Getting To The Root Cause Of Senior Sleep Disturbances
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This article was written to promote awareness on age-related sleep issues and offer research-based information on possible solutions to overcome them.
Sleep is crucial to your overall health. Unfortunately, as we age, sleep is often more difficult to regulate. There are many reasons for this, from arthritis in back pain to side-effects of medication and an unstructured schedule. Keep reading for a few tips on how to figure out what’s keeping you up, and advice on how to go down without a fuss.
Pain: A common culprit
If you find it difficult to sleep at night because pain has become your permanent bed partner, you are not alone. According to Sunrise Senior Living, about half of all older adults have arthritis. Many more suffer from the lingering effects of old injuries.
Eye pain and headaches are common ailments for people of all ages, including seniors, and can make it difficult to fall asleep at night. If eye strain or facial muscle pain are interfering with your sleep, the Grabby Loots Smart Eye Massager could help relieve tension and help you find those elusive Zzs. It has air pressure massage, vibrating massage, and hot compression to relax your pain away, and could be a helpful pre-bedtime remedy.
Back pain is another common complaint and the one that is most likely to take a toll on your emotional health as well. The good news is that switching to a firm mattress may do the trick. A harder surface is great for people with pain at the base of their backs. On the other hand, those with strain and tension between the shoulders may want a more plush mattress.
Medication: A menace
If you are currently under a physician’s care for high blood pressure, rheumatoid arthritis, depression, or Alzheimer’s disease, your medication might be the cause of your sleeplessness. According to the AARP, these conditions and many others are often treated with drugs such as alpha-blockers, corticosteroids, and cholinesterase inhibitors.
If your sleep pattern suddenly changes after adding a new prescription to your daily routine, schedule a visit with your doctor. They might have an alternative available that won’t interfere with your rest. You can also talk to your pharmacist to find out if any of your current medications cause over-alertness when taken at the same time.
A new routine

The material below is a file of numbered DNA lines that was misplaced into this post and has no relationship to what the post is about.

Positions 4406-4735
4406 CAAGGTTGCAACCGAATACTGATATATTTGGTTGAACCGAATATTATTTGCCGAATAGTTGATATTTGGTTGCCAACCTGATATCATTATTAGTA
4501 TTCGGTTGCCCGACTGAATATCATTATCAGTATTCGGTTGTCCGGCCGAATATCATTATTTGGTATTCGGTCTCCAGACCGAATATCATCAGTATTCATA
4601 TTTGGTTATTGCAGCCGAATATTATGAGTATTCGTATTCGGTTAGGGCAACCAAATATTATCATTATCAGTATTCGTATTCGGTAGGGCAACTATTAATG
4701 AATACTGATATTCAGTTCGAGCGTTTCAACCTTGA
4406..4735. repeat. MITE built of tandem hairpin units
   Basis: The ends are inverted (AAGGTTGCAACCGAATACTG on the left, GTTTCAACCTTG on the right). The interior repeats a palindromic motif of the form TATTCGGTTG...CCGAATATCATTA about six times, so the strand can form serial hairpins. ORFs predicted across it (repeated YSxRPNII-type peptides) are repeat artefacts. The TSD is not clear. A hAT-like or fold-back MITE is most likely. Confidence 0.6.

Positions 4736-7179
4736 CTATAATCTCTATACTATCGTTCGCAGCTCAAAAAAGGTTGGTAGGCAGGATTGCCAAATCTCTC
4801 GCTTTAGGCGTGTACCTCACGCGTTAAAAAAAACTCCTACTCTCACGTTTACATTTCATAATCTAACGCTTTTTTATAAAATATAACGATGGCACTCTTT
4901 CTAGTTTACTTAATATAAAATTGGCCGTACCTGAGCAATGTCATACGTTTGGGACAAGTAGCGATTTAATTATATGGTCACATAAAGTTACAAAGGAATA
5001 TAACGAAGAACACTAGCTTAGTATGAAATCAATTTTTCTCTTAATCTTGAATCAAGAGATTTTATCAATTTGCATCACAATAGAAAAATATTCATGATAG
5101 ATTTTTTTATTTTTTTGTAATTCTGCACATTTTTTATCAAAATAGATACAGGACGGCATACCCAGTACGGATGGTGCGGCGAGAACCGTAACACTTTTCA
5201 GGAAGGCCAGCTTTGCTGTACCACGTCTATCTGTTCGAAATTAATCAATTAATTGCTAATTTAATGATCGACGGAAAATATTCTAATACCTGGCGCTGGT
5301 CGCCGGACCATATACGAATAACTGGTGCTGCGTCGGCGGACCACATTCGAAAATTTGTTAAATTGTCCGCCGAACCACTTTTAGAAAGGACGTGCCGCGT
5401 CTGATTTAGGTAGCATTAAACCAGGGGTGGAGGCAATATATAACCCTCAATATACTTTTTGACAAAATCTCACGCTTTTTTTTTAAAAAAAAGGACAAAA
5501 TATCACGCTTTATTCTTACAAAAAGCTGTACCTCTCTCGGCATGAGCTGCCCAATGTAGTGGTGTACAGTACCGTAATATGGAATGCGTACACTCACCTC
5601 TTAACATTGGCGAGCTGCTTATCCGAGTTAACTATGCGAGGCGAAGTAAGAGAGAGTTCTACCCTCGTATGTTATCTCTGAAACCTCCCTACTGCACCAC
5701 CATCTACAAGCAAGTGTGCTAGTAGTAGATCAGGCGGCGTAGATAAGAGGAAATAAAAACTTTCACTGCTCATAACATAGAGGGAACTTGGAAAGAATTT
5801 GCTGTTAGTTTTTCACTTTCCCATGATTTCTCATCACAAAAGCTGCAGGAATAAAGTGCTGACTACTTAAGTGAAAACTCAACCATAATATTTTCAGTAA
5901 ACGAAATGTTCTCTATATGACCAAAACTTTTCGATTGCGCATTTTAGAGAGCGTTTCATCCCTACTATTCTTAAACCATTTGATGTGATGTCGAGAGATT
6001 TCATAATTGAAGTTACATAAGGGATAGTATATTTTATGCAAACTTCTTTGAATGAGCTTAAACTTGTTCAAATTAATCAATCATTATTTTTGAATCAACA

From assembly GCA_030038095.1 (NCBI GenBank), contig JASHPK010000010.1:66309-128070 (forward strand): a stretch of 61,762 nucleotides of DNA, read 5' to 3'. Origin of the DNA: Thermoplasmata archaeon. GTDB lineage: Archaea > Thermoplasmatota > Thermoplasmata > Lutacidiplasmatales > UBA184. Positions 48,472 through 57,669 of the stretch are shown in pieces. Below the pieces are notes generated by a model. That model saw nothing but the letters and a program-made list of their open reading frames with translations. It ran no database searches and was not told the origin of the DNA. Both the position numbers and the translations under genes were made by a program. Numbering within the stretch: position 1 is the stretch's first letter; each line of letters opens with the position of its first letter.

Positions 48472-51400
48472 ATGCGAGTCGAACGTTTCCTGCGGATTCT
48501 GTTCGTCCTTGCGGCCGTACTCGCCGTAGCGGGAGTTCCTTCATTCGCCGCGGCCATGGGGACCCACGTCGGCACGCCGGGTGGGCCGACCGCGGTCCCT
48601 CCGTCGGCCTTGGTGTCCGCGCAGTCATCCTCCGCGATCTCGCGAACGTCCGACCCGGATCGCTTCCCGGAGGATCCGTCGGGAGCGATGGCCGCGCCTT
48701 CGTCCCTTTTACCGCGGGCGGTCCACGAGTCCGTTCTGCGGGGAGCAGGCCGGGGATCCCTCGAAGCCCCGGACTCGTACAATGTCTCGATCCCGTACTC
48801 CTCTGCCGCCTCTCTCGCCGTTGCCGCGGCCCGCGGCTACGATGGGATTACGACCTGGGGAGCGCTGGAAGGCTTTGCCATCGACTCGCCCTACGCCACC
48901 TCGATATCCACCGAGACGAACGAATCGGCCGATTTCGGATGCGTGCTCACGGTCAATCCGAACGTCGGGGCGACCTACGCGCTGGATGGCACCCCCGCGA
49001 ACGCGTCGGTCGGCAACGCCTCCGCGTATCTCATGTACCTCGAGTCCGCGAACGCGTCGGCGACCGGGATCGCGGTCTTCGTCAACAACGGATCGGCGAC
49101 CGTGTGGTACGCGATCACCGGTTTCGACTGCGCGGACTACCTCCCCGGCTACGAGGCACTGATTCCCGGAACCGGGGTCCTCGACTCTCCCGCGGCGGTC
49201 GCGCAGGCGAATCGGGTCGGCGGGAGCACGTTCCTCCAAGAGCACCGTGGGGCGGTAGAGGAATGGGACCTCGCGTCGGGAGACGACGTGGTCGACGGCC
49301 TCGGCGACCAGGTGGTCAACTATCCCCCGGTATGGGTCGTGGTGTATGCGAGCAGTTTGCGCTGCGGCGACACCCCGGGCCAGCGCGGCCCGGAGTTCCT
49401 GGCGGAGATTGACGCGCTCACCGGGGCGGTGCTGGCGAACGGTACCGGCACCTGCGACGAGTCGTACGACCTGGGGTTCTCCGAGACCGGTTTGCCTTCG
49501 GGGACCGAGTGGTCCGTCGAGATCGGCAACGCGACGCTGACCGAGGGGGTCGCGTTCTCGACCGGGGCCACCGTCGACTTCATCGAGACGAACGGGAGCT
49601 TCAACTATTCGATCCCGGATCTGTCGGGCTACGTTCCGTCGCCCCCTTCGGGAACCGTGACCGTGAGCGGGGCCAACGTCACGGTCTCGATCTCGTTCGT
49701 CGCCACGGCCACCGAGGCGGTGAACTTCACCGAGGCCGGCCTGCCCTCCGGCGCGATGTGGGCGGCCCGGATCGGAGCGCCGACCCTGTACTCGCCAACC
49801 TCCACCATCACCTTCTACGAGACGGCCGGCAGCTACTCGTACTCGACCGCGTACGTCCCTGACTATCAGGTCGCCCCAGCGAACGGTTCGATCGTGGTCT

When you retire, your days suddenly change. You are no longer obligated to spend eight or more hours each day up and active. Because of this, it becomes easy to effectively turn your schedule upside down. It’s not uncommon for seniors to become night owls but then also try to maintain their early-morning routine.
Take a close look at how you spend your days. If it is in front of the television or sitting in your favorite rocking chair, you might try readjusting your routine to follow your body's natural rhythm. You can try things like turning on bright lights during the day, normalizing mealtimes, and maintaining a consistent sleeping schedule.
The Atlantic points out there may be other negative influences on your circadian rhythm as well, like alcohol consumption or even cataracts, so consider what might be contributing to your troubles and address any issues you find.
Stress and sleep don’t mix
Stress is another unwelcome occurrence in your senior years. For the first time, you are suddenly living without a steady income, you may find it more difficult to drive, and as your children and grandchildren become absorbed in their own lives, you may find yourself lonely and anxious. Each of these can take a toll on your mental health.
Look for ways to naturally relieve stress and anxiety. One simple and yet frequently-overlooked strategy is to make sure that your bedroom promotes a sense of calm. Try removing elements that may be inadvertently causing you stress when you try to hit the hay. Are there electronics that glow and make it difficult to sleep? Cover them at night with a towel or blanket. Do you have artwork that’s more invigorating than soothing? Relocate it to another room. An even simpler approach is to keep your bedroom clean and free of clutter, since dirty, overfilled spaces tend to create bad energy that can interfere with our mood, especially right before bed. You can even use remedies like sage and frankincense for an added mood-lifting factor.
In addition, essential oils, like lavender, chamomile, and valerian root, all have known calming properties. You can employ these during the day using an essential oil diffuser and humidifier so that you do not feel on edge or use them at night in the form of tea to calm your mind before bed.
Speaking of the mind, it can also help to be mindful of your day, and especially of the transition from afternoon to evening. You can even add apps to your phone designed to help you cut anxiety levels or to work on mindfulness.
While an inability to sleep poses a challenge, it is possible to determine the root cause so that you can do something about it. Talk to your doctor and pharmacist, but also do not be afraid to look for ways to take your sleep habits back into your own hands. Simple things, like swapping your mattress or enjoying essential oils, can go a long way toward improving your overnight hours.
Wellness Central (wellnesscentral.info)